Open the accessibility options menu Open Accessibility Menu
Close the accessibility options menu Hide

eICU Program Launches at Sauk Prairie Healthcare

  • Category: News
  • Posted On:

Pictured: Pictured from left to right are Tayler Fuller, CNA; Shawn Lerch, CEO; Dr. Wendy Ledesma, Hospitalist; Alexi Suchla, Director of Acute Care; Lisa Pickarts, Vice President of Patient Services; and Anna Pulling, Acute Care RN at the ribbon cutting for Sauk Prairie Healthcare’s eICU.

Sauk Prairie Healthcare is collaborating with UW Health to provide advanced virtual intensive care, or eICU, at Sauk Prairie Hospital.

Like many rural hospitals, Sauk Prairie Hospital has too few ICU-level patients to support the need for 24-hour, on-site ICU-trained clinicians. But the new, innovative eICU collaboration with UW Health, now enables Sauk Prairie Hospital to keep patients close to home while having access to the resources of a large health system, according to Lisa Pickarts, vice president, patient services, and chief nursing officer, Sauk Prairie Healthcare.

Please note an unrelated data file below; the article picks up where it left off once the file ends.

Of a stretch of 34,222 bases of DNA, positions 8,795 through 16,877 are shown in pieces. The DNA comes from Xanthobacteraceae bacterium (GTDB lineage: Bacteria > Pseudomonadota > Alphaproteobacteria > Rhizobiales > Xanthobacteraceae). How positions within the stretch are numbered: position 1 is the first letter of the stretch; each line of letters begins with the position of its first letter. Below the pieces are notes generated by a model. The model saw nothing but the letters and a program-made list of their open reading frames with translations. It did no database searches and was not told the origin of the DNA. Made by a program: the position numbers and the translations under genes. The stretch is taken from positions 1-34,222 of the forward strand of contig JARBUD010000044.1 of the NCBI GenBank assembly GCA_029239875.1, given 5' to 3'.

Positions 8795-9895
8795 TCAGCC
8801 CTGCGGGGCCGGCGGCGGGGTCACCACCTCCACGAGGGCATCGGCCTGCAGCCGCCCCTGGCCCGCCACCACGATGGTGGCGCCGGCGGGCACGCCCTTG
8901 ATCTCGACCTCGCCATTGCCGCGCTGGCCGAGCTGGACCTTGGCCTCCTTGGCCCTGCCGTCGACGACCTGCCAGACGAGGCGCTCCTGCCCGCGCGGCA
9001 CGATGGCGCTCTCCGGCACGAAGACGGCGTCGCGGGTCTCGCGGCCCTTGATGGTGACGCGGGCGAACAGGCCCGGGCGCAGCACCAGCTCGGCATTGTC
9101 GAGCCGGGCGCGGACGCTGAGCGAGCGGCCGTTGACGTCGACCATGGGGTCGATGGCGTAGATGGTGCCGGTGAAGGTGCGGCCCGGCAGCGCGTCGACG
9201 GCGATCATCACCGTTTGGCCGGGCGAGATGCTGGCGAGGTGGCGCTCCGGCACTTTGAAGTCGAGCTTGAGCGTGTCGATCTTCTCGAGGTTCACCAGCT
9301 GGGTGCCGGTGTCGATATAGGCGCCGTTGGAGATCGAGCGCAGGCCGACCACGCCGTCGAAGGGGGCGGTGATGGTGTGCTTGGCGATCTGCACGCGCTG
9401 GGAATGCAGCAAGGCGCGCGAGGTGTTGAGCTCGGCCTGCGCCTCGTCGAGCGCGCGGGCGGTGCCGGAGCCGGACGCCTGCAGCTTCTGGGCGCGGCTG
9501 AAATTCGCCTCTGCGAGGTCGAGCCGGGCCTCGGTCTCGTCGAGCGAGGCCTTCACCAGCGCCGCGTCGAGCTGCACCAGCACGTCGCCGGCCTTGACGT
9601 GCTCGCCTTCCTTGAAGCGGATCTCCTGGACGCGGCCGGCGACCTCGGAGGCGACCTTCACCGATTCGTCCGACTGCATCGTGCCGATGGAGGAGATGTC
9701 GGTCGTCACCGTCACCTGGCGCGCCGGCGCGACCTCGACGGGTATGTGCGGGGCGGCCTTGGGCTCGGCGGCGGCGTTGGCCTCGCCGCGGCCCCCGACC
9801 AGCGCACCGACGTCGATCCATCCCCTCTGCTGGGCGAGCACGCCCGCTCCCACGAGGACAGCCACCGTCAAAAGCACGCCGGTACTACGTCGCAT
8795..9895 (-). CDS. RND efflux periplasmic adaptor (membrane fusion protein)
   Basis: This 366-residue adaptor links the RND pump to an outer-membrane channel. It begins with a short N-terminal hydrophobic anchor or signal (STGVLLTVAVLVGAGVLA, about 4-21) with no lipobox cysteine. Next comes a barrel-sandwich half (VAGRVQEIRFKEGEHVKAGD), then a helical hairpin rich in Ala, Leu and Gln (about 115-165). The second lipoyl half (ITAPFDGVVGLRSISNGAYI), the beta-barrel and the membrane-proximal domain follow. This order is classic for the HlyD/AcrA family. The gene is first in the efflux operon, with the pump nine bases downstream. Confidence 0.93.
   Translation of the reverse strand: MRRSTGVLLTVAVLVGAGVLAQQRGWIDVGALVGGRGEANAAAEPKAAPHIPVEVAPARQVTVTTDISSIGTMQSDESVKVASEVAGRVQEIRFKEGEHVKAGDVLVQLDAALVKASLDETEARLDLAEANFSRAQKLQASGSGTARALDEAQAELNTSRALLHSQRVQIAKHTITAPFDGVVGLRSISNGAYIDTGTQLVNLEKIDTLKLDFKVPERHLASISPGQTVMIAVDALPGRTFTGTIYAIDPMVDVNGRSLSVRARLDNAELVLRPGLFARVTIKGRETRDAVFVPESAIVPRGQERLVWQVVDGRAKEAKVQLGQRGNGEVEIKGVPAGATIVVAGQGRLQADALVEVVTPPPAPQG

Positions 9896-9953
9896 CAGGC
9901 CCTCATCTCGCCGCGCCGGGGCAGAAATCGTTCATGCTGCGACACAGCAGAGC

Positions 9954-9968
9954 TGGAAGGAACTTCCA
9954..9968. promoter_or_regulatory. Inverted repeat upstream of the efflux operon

As its name suggests, eICU is a virtual intensive care unit where critical care doctors and nurses located at a UW Health command center in Madison, monitor and provide care to patients in collaboration with local hospital teams across Wisconsin and northern Illinois 24 hours a day.

“We are very excited to bring eICU to our patients,” Pickarts said. “This is a great example of how technology can be leveraged to improve the lives of the people we care for.”

UW Health doctors called intensivists and specially trained ICU nurses and nursing assistants work in front of large banks of monitors that display, in real time, the same information doctors and nurses at Sauk Prairie Hospital see, which allows them to consult on patient care with the local care team. The monitors also allow the staff to activate a live video feed option into a patient room to assess and monitor the patients in bed, and they can alert Sauk Prairie Hospital staff on site when trouble arises.

By providing additional resources, eICU helps providers and nurses at rural hospitals take care of critically ill patients without transferring them to a tertiary care center in the state, Pickarts said.

“Staffing is a concern for every health system, so to have these resources available to help our care teams is an important tool to help prevent burnout among our nurses and medical staff in the ICU,” Pickarts said.